Phone cloning is the transfer of identity from one cellular device to another.
CDMA Cloning 
CDMA cloning involves gaining access to the devices Embedded File System /nvm/num directory via specialized software or placing a modified EEPROM into the target mobile telephone, allowing the electronic serial number (ESN) & or Mobile Equipment Identifier (MEID) of the mobile phone to be changed. The ESN or MEID is typically transmitted to the cellular company's MTSO in order to authenticate device onto the mobile network. Modifying this, as well as the phones PRL & number itself (known as the mobile identification number, or MIN) can pave the way for fraudulent calls, as the target telephone is now a clone of the telephone from which the original ESN and MIN numbers were obtained.
GSM Cloning 
Cloning has been shown to be successful on code division multiple access (CDMA) but rare on the Global System for Mobile communication (GSM), one of the more widely used mobile telephone communication systems. However, cloning GSM phones is achieved by cloning the SIM card contained within, not necessarily any of the phone's internal data (GSM phones do not have ESN or MIN, only an IMEI number.) There are various methods used to obtain the ESN and MIN; the most common are to crack the cellular company, or eavesdrop on the cellular network. GSM SIM cards are actually copied by removing the SIM card and placing a device between the handset and the SIM card and allowing it to operate for a few days and extracting the KI, or secret code. This is normally done with handsets that have the option of an "extended battery" by placing the normal size battery in the handset and the Kopy Kat in the now vacant extra space. This is done by allowing the device to log the interaction between the mobile telephone switching office and the handset.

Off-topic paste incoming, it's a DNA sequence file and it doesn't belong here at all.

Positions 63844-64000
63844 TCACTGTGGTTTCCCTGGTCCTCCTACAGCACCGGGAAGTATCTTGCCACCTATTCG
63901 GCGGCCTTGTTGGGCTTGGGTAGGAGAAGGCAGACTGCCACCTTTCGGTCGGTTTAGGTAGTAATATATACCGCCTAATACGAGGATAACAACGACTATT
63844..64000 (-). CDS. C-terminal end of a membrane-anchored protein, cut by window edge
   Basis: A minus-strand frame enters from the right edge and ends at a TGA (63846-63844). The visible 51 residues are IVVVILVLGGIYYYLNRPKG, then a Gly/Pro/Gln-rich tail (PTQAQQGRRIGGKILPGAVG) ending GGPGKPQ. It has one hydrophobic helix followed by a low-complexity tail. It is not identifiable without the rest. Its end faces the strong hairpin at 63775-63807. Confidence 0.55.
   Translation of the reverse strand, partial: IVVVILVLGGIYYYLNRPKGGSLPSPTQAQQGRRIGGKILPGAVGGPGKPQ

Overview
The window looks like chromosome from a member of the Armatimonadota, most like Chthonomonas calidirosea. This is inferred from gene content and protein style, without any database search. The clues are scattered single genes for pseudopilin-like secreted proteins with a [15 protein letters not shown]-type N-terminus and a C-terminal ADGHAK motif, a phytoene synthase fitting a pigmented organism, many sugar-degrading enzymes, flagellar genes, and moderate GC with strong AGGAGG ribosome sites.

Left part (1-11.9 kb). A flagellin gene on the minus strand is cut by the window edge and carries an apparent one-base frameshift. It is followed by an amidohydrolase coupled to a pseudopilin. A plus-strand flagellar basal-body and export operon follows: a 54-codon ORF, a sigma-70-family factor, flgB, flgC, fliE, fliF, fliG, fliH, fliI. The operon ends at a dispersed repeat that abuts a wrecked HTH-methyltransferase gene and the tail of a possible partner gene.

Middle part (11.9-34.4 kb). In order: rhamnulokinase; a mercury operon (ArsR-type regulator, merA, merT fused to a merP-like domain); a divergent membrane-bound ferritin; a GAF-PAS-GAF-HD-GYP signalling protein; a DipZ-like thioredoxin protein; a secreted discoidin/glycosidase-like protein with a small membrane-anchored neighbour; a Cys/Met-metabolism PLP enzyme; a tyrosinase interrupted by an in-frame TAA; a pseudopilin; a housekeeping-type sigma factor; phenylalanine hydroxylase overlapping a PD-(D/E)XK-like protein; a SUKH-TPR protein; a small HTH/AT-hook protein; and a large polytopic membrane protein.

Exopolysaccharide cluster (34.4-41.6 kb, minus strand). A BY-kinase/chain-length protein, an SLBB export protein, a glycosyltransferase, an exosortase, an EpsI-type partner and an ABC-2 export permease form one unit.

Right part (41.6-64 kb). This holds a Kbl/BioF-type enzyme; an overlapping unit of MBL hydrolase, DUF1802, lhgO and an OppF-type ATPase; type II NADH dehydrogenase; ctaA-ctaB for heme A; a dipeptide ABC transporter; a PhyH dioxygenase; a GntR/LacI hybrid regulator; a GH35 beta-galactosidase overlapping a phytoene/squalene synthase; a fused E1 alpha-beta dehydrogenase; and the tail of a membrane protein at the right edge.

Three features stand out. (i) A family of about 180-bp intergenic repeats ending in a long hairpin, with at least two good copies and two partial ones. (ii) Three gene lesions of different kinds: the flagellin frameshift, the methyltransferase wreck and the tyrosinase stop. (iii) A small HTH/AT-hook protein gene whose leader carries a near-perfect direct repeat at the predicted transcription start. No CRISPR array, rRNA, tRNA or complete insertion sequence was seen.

Effectiveness and legislation 
Phone cloning is outlawed in the United Kingdom by the Wireless Telephone Protection Act of 1998, which prohibits:
knowingly using, producing, trafficking in, having control or custody of, or possessing hardware or software knowing that it has been configured to insert or modify telecommunication identifying information associated with or contained in a telecommunications instrument so that such instrument may be used to obtain telecommunications service without authorization.
The effectiveness of phone cloning is limited. Every mobile phone contains a radio fingerprint in its transmission signal which remains unique to that mobile despite changes to the phone's ESN or MIN. Thus, cellular companies are often able to catch cloned phones when there are discrepancies between the fingerprint and the ESN or MIN.